Best of the Best 2008: Antiques: Peter Finer, London, England

  • Sheila Gibson Stoodley

Peter Finer is a different sort of gun nut. Finer’s late father, an experienced skeet shooter, taught him to handle firearms when he was a teenager, and many years later Finer fired off six British cannons—four Napoleonic guns and two from the Raj era—in celebration at the wedding reception of his daughter, Daisy. But he did not become a preeminent dealer in antique arms and armor out of a fondness for weapons. "I love the treasure hunt," says Finer, who is 63. "My thrill is to go to a small country sale or private house and find things no one has ever seen before."

Hunting was integral to his education as a dealer. After a short apprenticeship at Sotheby’s followed by a stint at an antiques shop in the 1960s, Finer set out on his own, driving around England in a minibus stripped of its passenger seats, searching for items that he could acquire and then resell to London dealers. "In my first year in business, I made 10,000 pounds, which was the same salary as the prime minister’s," he recalls, allowing a smile to flicker across his face. "I thought I had made the right career choice."

Finer displays his trophies at his showrooms in London and rural England, and at the many art and antiques fairs at which he exhibits. His holdings include one of his greatest finds in his four decades as a dealer: a suit of armor made in north Germany in 1549 for Duke Heinrich I of Brunswick-Wolfenbüttel. Craftsmen detailed it with acid etching, a technique in which acid is painted directly on the metal to produce the desired patterns. The 55-pound suit was part of a cache containing more than 200 guns, 50 swords, and 30 suits that Finer purchased from a European collector about six years ago. "That’s the best deal I’ve ever done," he says. "The 1549 armor is the highlight of the collection."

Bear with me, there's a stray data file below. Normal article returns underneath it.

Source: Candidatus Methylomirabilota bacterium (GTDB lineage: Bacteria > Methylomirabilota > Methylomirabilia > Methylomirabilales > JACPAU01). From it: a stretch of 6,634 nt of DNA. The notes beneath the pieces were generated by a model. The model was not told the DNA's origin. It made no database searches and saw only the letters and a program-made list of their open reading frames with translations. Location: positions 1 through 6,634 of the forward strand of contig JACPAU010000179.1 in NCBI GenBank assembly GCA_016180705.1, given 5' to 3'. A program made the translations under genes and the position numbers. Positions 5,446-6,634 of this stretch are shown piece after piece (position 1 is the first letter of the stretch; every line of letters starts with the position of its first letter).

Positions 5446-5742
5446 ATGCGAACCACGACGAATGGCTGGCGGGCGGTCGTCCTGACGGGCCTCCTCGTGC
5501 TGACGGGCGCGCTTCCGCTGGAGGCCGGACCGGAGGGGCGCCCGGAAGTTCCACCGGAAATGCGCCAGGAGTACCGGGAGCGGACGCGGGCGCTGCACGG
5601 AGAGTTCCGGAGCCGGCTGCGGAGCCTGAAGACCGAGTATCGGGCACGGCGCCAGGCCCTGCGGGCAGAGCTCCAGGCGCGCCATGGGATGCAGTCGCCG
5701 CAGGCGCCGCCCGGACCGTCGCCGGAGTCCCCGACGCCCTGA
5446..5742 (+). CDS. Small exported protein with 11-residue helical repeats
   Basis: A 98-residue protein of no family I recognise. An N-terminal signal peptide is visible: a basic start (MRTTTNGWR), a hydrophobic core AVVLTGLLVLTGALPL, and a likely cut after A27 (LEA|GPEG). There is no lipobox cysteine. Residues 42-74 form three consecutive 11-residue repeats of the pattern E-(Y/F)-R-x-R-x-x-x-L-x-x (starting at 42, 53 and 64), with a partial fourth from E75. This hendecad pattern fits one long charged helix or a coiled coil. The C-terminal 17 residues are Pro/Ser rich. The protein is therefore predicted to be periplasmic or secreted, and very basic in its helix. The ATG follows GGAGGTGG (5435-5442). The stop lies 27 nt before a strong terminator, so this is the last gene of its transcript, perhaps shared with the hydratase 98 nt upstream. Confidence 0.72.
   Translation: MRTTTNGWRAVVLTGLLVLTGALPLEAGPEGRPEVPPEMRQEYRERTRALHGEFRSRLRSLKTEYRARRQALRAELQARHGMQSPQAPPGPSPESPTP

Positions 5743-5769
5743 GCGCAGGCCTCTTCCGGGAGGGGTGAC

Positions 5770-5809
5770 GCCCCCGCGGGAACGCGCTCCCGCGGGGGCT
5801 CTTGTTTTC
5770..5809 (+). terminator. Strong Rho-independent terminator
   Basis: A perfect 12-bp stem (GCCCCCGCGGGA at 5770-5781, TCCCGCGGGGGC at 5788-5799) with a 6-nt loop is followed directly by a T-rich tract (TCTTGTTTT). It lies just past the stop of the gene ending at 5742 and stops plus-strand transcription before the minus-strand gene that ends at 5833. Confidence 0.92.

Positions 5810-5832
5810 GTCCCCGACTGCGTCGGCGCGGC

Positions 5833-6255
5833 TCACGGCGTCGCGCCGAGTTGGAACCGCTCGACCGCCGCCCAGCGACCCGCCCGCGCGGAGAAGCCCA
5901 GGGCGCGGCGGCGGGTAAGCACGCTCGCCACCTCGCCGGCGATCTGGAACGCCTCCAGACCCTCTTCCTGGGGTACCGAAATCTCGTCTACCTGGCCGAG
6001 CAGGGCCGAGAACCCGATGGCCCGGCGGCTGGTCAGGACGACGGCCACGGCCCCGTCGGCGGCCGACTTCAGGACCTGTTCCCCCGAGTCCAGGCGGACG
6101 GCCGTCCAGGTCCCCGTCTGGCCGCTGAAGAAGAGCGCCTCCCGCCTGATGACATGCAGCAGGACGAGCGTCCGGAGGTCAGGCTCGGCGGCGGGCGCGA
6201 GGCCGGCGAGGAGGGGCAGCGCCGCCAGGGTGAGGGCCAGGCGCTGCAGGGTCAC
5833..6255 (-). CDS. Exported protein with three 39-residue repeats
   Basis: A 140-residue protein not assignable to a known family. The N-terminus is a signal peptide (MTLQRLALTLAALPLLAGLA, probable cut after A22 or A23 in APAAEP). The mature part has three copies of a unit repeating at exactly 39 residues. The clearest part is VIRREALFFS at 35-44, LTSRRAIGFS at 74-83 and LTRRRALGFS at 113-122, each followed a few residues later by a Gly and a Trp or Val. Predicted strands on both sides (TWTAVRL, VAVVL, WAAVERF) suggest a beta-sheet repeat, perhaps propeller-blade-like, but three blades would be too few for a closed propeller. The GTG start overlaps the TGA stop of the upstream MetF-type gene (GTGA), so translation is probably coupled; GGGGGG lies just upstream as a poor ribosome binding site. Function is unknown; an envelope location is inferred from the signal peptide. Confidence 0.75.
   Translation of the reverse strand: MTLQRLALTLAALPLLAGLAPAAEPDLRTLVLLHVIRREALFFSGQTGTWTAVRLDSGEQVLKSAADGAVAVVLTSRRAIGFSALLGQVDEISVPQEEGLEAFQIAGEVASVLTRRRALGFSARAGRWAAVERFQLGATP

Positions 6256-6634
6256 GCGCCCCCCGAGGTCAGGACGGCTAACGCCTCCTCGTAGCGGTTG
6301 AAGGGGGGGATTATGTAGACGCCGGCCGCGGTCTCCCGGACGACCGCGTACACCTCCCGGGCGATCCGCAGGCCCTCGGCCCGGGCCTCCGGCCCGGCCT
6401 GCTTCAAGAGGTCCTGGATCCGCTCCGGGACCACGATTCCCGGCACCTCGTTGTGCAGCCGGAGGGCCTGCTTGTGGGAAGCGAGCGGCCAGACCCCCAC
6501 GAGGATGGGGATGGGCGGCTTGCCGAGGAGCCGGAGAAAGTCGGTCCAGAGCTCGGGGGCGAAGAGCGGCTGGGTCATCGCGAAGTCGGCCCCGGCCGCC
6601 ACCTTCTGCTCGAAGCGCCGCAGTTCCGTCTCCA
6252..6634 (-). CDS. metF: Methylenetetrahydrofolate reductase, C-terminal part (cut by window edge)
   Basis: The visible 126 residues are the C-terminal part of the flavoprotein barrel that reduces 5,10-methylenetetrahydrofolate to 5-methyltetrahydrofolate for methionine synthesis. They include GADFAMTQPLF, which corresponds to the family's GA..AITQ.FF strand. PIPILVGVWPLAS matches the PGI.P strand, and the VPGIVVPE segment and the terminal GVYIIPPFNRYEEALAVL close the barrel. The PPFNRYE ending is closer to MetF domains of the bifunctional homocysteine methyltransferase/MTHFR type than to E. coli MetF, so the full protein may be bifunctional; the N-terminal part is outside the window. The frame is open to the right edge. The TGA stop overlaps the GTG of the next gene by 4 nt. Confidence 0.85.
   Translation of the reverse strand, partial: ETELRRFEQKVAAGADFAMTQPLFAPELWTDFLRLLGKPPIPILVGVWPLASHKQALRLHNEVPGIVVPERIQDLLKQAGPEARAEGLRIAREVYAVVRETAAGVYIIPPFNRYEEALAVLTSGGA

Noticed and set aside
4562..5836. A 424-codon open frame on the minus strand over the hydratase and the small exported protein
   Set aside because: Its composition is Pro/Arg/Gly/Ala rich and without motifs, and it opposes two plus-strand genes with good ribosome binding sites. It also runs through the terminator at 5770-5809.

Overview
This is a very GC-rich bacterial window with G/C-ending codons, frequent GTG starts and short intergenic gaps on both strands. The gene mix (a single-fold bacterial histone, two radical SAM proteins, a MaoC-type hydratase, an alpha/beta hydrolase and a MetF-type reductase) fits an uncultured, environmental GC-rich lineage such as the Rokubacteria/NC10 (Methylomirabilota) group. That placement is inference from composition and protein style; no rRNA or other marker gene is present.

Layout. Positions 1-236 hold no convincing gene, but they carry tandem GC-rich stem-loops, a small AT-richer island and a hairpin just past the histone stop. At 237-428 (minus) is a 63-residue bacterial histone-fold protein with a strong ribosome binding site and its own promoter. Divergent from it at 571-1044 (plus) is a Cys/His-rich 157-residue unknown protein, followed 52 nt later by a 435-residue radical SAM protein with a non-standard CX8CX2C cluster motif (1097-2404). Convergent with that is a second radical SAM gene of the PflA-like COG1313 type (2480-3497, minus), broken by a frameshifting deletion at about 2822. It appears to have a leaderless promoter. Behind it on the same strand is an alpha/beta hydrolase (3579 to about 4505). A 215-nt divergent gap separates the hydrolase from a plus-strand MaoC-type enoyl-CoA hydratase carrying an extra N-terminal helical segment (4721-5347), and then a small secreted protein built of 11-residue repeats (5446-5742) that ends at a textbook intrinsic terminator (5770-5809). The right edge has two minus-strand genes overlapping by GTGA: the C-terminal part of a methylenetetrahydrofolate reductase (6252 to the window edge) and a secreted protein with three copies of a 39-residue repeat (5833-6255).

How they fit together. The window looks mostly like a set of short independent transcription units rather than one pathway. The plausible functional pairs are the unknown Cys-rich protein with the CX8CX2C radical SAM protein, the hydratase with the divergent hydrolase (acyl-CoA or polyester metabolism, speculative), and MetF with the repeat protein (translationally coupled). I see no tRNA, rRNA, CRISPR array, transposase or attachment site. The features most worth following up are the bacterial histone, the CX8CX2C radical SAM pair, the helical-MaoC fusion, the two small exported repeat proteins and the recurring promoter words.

It was a highlight at the fairs as well, but it was one among many. Also commanding attention was a set of flintlock pistols fashioned in 1802 at Versailles for Napoléon Bonaparte, still in the original case. Finer also displayed a Japanese hand cannon that is as rare as the German armor and, at 53 pounds, almost as heavy. Craftsmen, perhaps Japanese, made it in 1864, a decade after Commodore Matthew Perry’s black ships forced Japan to end its self-imposed isolation. Finer says that the lavishly decorated, 29-inch firearm, which he purchased from an American collector, typifies his stock. "Much of what we sell is highly decorated to reflect the wealth and status of the owner, who bought it to show the world that he could afford it," he says. "A lot of these guns are almost male jewelry."

As of late March, the German suit, the Napoléon pistols, and the Japanese cannon were available for $2.4 million, $1.6 million, and $120,000, respectively, but a fourth item, a 17th-century sculpture of a nobleman lying in state that Finer featured on the cover of his 2008 catalog, sold almost instantly to an American who paid a six-figure sum. The work, which the catalog describes as an "alabaster effigy" and which was probably carved as a funerary monument, seems tangential to Finer’s focus until you realize that the sculptor depicted the mustachioed nobleman in a suit of parade armor and crossed his gauntleted hands over the hilt of a sword. "I’ve always dealt in other things as well, and I’m not interested in dealing in the ordinary," Finer says. "I want to buy things that I love and would be perfectly happy to live with."

Peter Finer, +44.20.7839.5666, www.peterfiner.com

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